There’s one other good deal about giving up being published as a goal: we’ll set each other free. The worst thing I remember about all those misconceptions about being a real woman is that we did it to ourselves. It made sense that men would go for the idea; it put them in control. But we bought into it and we sold it to each other. We all got together and agreed we were nothing without marriage. We were stupid and shortsighted and we got over it and we made sure our daughters didn’t make the same mistake. Well, we can do that again. We can stop agreeing that the goal of writing is to be published, we can stop agreeing that any contract is better than no contract, we can in short, liberate ourselves and each other and all the writers who come after us.

At this point, I can hear the muttering in the back: somebody out there is saying. “Easy for you to talk, you’re published.” That makes as much sense as saying “Easy for you to talk about holding out for the right man, you’re married.” Just as a bad marriage is worse than no marriage at all, bad publication is much worse than no publication at all. And just as making a bad marriage can keep a woman from getting the right partner when he or she finally comes along, so bad publication can shut a writer off from finding the right editor. The truth is, none of us will be truly in control of our careers until we recognize that, just as marriage is benefit of living fully and loving wisely, so publication is a benefit of letting our imaginations go where they must and then writing well. A benefit, not a goal.

I therefore propose that, in the spirit of the Women’s Libbers we became to set ourselves and other free in the seventies, we now become Writer’s Libbers for the same reasons, based on the following four undeniable truths:

  1. A writer is a writer because she writes, not because somebody in New York said, “I think I can sell this.” (A woman is a woman because she’s a woman, not because some man said, “I think I want to spend the rest of my life with you.”)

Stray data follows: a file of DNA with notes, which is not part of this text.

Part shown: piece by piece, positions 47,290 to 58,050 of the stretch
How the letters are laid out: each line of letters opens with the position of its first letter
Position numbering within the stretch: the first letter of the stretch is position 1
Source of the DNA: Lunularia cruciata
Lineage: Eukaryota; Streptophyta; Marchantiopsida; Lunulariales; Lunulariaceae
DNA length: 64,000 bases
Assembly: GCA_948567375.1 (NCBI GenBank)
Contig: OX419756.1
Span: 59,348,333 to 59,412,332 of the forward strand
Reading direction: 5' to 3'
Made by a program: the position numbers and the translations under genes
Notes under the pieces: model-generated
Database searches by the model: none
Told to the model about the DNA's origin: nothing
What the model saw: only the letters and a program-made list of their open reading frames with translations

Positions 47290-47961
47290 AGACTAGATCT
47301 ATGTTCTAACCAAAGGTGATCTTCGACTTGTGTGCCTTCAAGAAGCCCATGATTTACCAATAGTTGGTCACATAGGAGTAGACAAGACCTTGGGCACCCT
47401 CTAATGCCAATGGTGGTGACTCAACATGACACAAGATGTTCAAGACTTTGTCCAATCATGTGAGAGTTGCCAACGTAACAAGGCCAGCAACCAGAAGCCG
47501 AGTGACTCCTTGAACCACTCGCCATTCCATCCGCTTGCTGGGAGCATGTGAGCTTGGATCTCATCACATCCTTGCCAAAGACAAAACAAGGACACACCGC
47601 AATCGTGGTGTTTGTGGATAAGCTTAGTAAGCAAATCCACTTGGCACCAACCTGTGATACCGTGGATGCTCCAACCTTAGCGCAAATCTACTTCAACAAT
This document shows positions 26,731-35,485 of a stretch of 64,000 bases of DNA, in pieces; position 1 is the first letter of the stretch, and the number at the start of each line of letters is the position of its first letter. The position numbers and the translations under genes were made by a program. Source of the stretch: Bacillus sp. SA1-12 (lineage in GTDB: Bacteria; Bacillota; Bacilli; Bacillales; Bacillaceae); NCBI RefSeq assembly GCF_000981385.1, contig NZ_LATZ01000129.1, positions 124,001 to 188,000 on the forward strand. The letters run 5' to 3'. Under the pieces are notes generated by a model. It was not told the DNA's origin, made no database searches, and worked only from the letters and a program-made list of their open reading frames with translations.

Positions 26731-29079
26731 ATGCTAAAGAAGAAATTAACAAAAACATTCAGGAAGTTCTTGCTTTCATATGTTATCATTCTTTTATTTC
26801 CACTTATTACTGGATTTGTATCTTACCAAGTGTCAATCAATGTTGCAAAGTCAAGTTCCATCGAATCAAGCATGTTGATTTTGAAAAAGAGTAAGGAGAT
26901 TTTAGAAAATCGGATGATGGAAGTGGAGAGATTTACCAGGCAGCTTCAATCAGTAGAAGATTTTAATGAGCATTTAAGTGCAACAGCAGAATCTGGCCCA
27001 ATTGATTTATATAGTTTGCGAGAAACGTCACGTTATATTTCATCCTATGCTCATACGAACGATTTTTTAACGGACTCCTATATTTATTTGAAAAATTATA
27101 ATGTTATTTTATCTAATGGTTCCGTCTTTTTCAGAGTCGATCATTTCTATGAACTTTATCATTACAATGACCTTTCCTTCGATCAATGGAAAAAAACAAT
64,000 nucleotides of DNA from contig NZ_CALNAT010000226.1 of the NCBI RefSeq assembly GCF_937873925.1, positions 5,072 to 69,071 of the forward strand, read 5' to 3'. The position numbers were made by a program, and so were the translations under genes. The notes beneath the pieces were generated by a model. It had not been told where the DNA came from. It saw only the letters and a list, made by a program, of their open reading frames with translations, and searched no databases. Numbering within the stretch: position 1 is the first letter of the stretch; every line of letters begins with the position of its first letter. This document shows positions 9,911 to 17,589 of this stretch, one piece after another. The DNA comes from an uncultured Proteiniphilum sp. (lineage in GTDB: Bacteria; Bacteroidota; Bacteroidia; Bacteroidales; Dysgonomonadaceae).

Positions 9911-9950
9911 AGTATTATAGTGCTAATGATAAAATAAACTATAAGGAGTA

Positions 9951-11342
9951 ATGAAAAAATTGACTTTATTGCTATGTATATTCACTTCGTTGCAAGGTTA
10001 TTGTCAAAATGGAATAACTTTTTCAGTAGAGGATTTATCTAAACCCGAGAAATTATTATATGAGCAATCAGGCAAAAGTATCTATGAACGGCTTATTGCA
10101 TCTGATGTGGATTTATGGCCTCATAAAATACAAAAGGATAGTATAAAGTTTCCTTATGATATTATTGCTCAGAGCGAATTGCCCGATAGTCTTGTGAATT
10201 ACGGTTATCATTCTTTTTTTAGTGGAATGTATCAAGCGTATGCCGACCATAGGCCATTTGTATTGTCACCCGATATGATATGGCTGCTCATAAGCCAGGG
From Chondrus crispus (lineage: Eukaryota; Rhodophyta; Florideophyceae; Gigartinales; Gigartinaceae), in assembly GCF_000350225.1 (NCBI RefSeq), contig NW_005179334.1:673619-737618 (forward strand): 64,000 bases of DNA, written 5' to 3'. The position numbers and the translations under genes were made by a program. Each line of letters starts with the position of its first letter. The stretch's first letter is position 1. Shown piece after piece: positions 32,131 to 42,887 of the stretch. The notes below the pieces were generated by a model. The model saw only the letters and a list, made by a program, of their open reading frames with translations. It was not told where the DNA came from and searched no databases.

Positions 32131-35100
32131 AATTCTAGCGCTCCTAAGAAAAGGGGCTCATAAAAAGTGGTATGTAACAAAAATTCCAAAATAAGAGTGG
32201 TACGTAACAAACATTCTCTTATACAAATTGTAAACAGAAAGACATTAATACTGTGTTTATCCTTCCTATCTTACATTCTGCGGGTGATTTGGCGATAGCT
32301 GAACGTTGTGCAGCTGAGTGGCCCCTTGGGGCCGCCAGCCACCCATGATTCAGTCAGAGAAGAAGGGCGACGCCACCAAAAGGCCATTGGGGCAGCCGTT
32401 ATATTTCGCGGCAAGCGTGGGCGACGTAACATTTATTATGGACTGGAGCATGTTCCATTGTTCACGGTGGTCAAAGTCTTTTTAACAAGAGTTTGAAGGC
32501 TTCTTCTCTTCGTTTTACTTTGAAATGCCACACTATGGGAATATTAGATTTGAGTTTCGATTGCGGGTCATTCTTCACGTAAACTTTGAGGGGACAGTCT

2. A writer must write the stories in her heart, the stories she believes in. Nobody else gets to define her art or limit her creativity. (A woman gets to be the kind of person she really is and to continue discovering new things about herself. No husband or partner gets to define her or keep her from growing.)
  3. A writer deserves a good publisher and should never be thought less of because she prefers to be unpublished rather than inadequately published. (A woman deserves a good marriage and should never be thought less of because she prefers her independence to an unsatisfying partner.)
  4. A writer deserves to be treated as a creative force, the indispensible partner in publishing, and not as someone who should be grateful to be published at all. (A woman deserves to be an equal partner in her marriage, not a grateful slave.)

So let’s stop listing “to be published by National” as our goal. Let’s go back to the stories and the characters that drew us into this genre in the first place, to that mad rush and flow of creativity that has nothing to do with contracts and sell-throughs and bestseller lists. Let’s be the writers we’re dying (and living) to be, not the writers somebody else thinks we should be. Let’s stop looking for the bicycle and concentrate on the swim; let’s resist the institution because we’re not ready to be locked up.

Let’s make them dig a wider hole.

Written by Jennifer Crusie, this essay was originally published in Romance Writer’s Report. PAN Column, Mar. 2002.